Early on Nov. 2, as two children awoke from a night’s sleep, they discovered their mother motionless in her bed.
She had been sexually assaulted and strangled, an apparent victim of domestic violence.
Elanceia “Lana” Gardner’s death shocked those who live in the Fairmount neighborhood. Her estranged husband, Shalen Gardner, was arrested and charged with murder. Gardner, who has a history of violence, remains in the Tarrant County Jail.
It’s been a rough go for the children, 12-year-old Brayden, 10-year-old Braysais, who now live with their maternal grandmother, Neia Roland. The children attend the same schools as they did before, De Zavala Elementary and Daggett Middle, where teachers and counselors have extended love and support.
Digital Access For Only $0.99
For the most comprehensive local coverage, subscribe today.
“We are just a family here at Daggett,” said Cheryl Wesley, counselor at the middle school. “When things happen, we band together.”
On Wednesday, teachers and counselors from those schools and members of the Fairmount neighborhood association created a Winter Wonderland for Brayden, Braysais and their 3-year-old cousin, Lauren. It was a heartfelt gesture to bring some joy to the children during this holiday season.
“This is crazy. I did not expect this,” said Roland, her grandchildren smiling as they received the gifts.
Breinn Richter, a neighbor of the Gardners, said the community sprang into action after the tragedy because they wanted to take care of the children.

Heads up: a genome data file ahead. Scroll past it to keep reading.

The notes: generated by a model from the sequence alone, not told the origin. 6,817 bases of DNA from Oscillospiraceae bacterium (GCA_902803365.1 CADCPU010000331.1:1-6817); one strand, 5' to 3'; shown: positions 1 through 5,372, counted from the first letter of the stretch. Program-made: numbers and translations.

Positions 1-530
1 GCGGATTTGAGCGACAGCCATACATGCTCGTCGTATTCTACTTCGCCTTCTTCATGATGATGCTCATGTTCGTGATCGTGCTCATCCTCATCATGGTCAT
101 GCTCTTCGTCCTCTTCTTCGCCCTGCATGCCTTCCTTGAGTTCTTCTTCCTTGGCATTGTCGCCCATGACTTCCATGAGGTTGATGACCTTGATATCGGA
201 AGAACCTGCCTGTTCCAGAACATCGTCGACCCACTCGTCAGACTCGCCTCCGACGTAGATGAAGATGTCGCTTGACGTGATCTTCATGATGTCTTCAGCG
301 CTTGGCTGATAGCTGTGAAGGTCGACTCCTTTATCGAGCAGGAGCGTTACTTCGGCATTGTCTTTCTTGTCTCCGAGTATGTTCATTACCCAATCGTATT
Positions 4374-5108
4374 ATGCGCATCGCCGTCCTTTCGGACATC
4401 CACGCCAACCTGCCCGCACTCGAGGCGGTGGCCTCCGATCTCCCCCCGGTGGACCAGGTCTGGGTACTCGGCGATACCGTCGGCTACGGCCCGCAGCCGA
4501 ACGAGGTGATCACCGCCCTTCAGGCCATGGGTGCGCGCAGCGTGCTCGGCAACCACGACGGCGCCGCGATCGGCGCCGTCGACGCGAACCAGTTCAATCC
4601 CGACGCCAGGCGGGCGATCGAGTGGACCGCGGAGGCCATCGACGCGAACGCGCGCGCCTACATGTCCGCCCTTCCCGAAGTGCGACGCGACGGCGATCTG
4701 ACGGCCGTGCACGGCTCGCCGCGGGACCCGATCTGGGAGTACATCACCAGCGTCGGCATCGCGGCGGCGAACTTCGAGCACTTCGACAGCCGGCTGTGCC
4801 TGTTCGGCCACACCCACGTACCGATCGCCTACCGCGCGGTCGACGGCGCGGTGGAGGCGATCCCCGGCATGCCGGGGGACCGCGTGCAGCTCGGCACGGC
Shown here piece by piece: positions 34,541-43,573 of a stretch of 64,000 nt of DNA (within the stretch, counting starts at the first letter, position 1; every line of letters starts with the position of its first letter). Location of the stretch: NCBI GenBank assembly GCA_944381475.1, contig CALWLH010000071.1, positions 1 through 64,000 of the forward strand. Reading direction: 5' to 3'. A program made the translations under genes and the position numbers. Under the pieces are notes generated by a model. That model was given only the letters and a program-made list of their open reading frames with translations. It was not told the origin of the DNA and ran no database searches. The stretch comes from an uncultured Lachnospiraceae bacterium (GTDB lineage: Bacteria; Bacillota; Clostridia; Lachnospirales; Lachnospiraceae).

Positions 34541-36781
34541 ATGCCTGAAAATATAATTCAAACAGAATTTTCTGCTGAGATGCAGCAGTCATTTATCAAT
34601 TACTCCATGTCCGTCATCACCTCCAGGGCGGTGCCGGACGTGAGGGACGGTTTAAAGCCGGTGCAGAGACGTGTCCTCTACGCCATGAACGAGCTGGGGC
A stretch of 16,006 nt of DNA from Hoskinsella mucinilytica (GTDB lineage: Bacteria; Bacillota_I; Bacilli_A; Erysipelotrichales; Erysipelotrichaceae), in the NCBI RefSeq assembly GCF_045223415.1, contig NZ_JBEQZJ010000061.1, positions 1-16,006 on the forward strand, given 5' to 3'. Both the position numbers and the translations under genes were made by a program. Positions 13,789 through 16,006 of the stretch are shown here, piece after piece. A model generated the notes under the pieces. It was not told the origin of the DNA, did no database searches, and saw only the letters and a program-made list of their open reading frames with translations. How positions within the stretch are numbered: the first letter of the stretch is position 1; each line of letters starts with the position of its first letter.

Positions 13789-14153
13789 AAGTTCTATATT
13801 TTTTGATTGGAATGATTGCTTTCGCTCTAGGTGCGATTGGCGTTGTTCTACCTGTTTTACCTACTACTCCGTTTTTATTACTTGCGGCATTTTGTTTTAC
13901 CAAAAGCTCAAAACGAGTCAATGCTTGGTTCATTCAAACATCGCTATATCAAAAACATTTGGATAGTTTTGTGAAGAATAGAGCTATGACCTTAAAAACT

“We had to make sure the kids were OK,” Richter said.
Besides helping with the winter wonderland, the Fairmount Neighborhood Association collected more than $1,700 for the family with the help of One Safe Place, which is dedicated to preventing crime and violence in neighborhoods.
‘Surround them with love’
On the morning of the tragic crime, when police investigated the scene, school counselors were also there to support the children, who found their mom just after 8:30 a.m.
The youngsters talked about video games and the regular “things,” children bring up, Wesley said. Sometimes, they would talk about Christmas and their mother.
When Wesley returned to her campus, she and Principal Monica Garrett worried about the children and the loss of their mother so close to the holidays.
That’s when they decided to host a special party for the children.
Wesley obtained a wish list from the children that included basketballs, clothes and toys. She worked with school staff to get the presents and goodies for the party.
On Wednesday, an office at the school was converted into a winter scene with paper snow and snowflakes. A laptop computer was reinvented as a cozy fireplace and the wall nearby was embellished with red paper bricks to resemble a chimney.
But the Christmas tree was the centerpiece of the party. It had artfully decorated presents with bright red bows, gift bags and baskets with treats.
Seconds before the family arrived, eager party organizers found hiding places. Then they jumped out to reveal the surprise Christmas when the family walked into the office.
“We just wanted something big for them,” Wesley said.
Said Garrett: “We wanted to be able to surround them with love.”
‘They are awesome’
As Roland’s grandchildren tore open their presents, she said they have been overwhelmed by the love shown by the community.
“This school — Daggett, the community, De Zavala — have been so wonderful,” she said.
Roland said the celebration is important because she wants the build a sense of normalcy for the children. Even as they attend school and gear up for the holidays, there are struggles, she said, explaining that the children miss their mother and have trouble sleeping.
“It has really been hard for me and the children,” Roland said.
But that sadness, at least for a while, was lifted by the Christmas party.
“Momma!” Brayden called as he displayed basketball shoes. “These are nice!”
Asked what he thought of his counselors and teachers, he responded: “They are awesome.”
This report contains material from the Star-Telegram archives.